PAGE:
State Lawmaker Asks, “Why Can’t People Just Take Uber Instead?” Let’s Explain Why.

There are a few names that often get thrown around in Southeast Michigan when one discusses the fight for infrastructure. The late Oakland County Executive L. Brooks Patterson, for example, was a staunch opponent of transit expansion. Many longtime observers gave him a break for his casual racism and profanity. He even went so far as to talk about how much he loved sprawl in a now-notorious interview with the New Yorker in 2014. Mark Hackel in Macomb has made a point to emphasize how fixed-route transit is an “obsolete” technology. When I interviewed his deputy in 2018, John Paul “JP” Rea, Rea claimed that Hackel hadn’t said that. (Narrator voice: He did).  Notable advocates include the likes of Warren-based Dave Gifford or a plethora of activists and advocates in the city proper.

Less-known detractors include legislators from farther-flung districts.

Republican Matt Maddock is one such contributor. Maddock, representing Michigan’s 44th District who owns a bail bond company, took a recent opportunity on Twitter to rail, no pun intended, against transit. Dave Giffords (Transit Guide) had tweeted about the need for more frequent, reliable service so people don’t have to wait endlessly in the cold.

Bus service in Macomb, where County Executive Mark Hackel recently claimed on Stephen Henderson’s WDET show, not a single voter would say there is a need for transit expansion, is infrequent at best.

“Exactly why we don’t need more archaic busses [sic],” Maddock wrote. “Busses [sic] and bus stops are cold, wet and smelly. Waiting for busses stinks… bussing is just mean.” Bussing is just mean? Mean to whom, sir?

On Facebook, I might have responded with the group tag, “Those are all certainly words.” Bus stops are cold and wet in the same way that, well, streets are cold and wet, when it’s cold and wet. Outside. You know? In this case, I’m not really sure why a legislator involved in transportation appropriations is publicly talking about how awful public transit is.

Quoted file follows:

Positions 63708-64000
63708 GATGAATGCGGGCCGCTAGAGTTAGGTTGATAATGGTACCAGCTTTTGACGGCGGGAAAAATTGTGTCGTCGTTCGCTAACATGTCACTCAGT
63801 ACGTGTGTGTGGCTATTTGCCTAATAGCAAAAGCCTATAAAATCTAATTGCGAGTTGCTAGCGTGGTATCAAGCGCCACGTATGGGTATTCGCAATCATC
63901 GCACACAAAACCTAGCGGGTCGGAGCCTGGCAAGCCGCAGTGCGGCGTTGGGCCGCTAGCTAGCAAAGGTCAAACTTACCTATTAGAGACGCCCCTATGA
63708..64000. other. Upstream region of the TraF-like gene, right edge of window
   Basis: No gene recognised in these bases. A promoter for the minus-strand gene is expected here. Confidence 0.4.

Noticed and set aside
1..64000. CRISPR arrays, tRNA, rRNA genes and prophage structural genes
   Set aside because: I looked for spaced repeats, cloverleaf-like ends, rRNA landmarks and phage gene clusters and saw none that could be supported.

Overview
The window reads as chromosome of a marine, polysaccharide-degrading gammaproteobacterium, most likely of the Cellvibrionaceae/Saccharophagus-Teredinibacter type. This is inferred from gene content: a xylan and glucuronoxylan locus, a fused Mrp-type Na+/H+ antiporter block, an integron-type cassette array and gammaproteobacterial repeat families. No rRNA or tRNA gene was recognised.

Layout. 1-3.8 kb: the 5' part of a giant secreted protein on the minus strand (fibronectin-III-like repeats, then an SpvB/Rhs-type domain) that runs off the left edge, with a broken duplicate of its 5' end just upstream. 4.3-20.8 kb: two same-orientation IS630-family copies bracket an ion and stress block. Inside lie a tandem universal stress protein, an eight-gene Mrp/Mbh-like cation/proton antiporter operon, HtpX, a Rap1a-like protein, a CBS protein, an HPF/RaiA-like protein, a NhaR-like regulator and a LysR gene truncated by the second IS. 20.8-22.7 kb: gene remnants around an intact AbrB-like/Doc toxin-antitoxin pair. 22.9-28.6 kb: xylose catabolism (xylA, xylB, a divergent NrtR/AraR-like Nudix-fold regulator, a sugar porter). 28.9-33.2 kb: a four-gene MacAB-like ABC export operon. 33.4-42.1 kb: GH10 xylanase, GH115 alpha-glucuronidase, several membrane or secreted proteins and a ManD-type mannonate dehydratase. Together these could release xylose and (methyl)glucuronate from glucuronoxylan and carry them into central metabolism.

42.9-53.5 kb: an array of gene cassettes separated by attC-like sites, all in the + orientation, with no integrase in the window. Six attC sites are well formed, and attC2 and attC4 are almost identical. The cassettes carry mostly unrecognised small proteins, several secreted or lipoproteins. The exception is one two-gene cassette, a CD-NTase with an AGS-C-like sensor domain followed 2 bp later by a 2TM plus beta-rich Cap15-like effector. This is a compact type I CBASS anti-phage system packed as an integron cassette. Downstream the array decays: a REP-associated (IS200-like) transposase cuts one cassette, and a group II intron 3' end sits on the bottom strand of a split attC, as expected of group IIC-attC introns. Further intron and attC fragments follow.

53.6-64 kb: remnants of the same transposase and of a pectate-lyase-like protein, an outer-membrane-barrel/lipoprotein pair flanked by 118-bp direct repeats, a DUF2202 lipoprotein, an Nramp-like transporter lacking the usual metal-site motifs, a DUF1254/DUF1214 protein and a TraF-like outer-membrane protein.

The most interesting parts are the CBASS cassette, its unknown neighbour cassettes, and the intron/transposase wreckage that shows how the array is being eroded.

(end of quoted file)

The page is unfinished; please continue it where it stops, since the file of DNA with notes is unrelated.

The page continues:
He then goes on to quote Randall O’Toole, a notorious anti-transit pedant of the Koch-funded Cato Institute. I responded that quoting Randall O’Toole, who has a fraught relationship with reliable research, to back your anti-transit points, was kind of like quoting anti-gun control pundit John Lott, whose seminal, dubiously-researched magnum opus, “More Guns, Less Crime,” is the Holy Grail of anti-gun control talking points.

Lott and O’Toole both purport to be impartial observers in pursuit of a virtuous truth, of course. But their flawed research methodologies and financial backing by vitriolic political interests suggest that their objectives may be as clouded as their research conclusions.

Maddock again toed the line of the virtuous alternatives of TNC’s like Uber and Lyft. Claiming that “mass transit systems rarely collect more than 10% [of costs] at the farebox,” he asked, in effect, why taxpayers should foot the bill for a mostly-empty bus that costs $80 an hour to operate, the logic goes, instead of the unwashed masses just paying their own fares with Lyft or Uber?

Well. There’s a lot to unpack here!

Leaving aside issues of equity or the importance of having, well, a civil society where people other than the well-paid can get around, we look at Gus Polinsky’s response below. Southeast Michigan has billions of dollars in deferred road maintenance and repairs. The state and federal government are already deep into a multibillion dollar “modernization” project for I-94 and I-75 that will take decades. These projects are not recouping their costs. They are never intended to recoup their costs. Yet they’re treated as sort of an inevitability. Michigan’s beet-red legislature fought tooth-and-nail against a gas tax hike.

They would inevitably fight against tolling these roads.

What is the current “farebox recovery ratio” equivalent of Michigan roads? Hard to say. We have a low gas tax that is unable to fund maintenance. We have a low federal gas tax. Auto registration fees are a drop in the bucket in comparison to multibillion dollar widenings that no one wants. I wouldn’t be a bit surprised if the road equivalent of FRR were under 10%, though.